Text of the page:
For illustration, FIG. 6 illustrates exemplary reciprocative relative motion of the proboscis parts (e.g., the shafts or tubes of FIGS. 2 to 5). The top tracing 132A represents the voltage of the driver that drives the reciprocative motion of, for example, the inner tube of a proboscis, and the bottom tracing 132B represents the voltage of the driver that drives the reciprocative motion of, for example, the outer tube of the same proboscis. At the lower voltage V0 the tube is stationary and at the higher voltage V1 the tube is driven to cut into the tissue. The incising process can be initiated by pressing the cutting edges of the proboscis against the tissue to be penetrated with a minimal force. One of the cutting edges is then pushed towards the tissue with a small differential force while the other edge is anchoring the tissue. After the moving edge has penetrated into the tissue to a predetermined differential depth, that edge is arrested and it in turn becomes the anchoring edge as the other edge is moved with a differential force. The other edge is moved until it penetrates into the tissue to a predetermined differential depth. The whole process is repeated, with the two cutting edges moving alternately in reciprocative motion. Although the present invention is not limited by any scientific theory, it is believed that pain is reduced as the proboscis is inserted into a patient because the noncontinuous incising process employed in the present invention cuts the tissue in small amounts in a step by applying minimal pressure to the tissue for cutting. It has been shown that the application of reciprocating cutting device reduces the total force required to penetrate a tissue-like material. This reciprocative process reduces the tendency of the cutting edge being bound by friction to the tissue being cut. Thus, in the present invention, the reciprocative motion of the parts of the proboscis reduces the total force transmitted to the tissue and hence reduces the pain associated with cutting. Further, since the two cutting edges do not move at the same time, one cutting edge stabilizes the tissue while the other cutting edge cuts, thereby reducing the pushing and pulling forces transferred to the tissue and hence to the nerves. The reduction of pushing and pulling forces on the nerves results in less pain to the patient. In using the cutting device of the present invention, typically the cutting time is in the range of about 0.1 to 5 seconds, preferably about 0.5 to 1 second. In this way the sharp pain associated with the sudden jab as done in the convention incising methods is reduced.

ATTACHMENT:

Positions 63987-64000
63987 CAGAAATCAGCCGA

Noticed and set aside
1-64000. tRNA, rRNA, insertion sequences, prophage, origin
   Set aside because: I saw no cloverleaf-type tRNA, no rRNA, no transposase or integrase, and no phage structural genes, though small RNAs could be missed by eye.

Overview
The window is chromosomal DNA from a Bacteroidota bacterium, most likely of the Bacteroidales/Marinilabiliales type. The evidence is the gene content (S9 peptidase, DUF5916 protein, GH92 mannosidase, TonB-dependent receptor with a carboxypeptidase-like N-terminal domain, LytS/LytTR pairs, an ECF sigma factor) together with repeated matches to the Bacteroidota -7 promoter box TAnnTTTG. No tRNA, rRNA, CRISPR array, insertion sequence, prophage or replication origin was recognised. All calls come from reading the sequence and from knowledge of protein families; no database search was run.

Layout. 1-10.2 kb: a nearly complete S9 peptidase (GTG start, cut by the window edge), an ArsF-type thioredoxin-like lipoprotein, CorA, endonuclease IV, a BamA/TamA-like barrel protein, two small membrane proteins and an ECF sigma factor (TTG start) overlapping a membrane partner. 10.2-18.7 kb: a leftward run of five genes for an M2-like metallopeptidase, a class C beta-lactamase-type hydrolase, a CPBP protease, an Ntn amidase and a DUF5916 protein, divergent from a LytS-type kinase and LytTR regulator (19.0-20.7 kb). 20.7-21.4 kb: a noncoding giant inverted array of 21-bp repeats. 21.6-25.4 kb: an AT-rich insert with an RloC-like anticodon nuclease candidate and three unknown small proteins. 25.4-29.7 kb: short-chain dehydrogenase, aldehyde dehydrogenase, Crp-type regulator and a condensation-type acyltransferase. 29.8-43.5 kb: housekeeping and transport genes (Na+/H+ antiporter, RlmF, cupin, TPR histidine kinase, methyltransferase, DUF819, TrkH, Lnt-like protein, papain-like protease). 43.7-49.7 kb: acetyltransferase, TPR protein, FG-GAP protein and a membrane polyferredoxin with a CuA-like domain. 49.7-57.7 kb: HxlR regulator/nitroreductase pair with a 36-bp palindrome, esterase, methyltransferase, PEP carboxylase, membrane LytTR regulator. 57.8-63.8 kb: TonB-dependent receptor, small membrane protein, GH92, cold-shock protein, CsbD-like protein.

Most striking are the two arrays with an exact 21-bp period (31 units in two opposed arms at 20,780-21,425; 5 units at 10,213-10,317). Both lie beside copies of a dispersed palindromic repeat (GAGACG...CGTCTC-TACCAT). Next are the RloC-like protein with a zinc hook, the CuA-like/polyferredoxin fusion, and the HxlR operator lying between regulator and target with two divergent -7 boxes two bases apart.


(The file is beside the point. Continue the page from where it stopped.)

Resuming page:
One skilled in the art will be able to vary the above described procedure in a variety of ways. For example, the distance, speed, and timing of the reciprocative motion can be varied. Another example is illustrated in FIG. 7, in which the reciprocative relative motion of the inner tube and outer tube of a structure similar to that of FIG. 2 is rotational instead of longitudinal. When rotation is used to cut the tissue, preferably, one of the tubes is held static while the other rotates, resulting in a shearing action for cutting the tissue without applying a substantial impact force. Thus, one cutting edge cuts the tissue by a curving, slicing motion of the cutting edge while the other cutting edge stationarily anchors the tissue and vice versa as the process is reversed so the tubes alternately cut into the tissue. Such a reduced impact cutting method considerably reduces the pressure waves, which are associated with pain, transmitted to the tissue. As another exemplary alternative, instead of driving the tubes to move in opposite directions, the tubes can be driven to move in the same direction. Also, instead of driving each tube to move back and forth, the same tube can be driven to move always in the same direction. In the case the tubes move in opposite directions, the tubes can be driven to move simultaneously as well.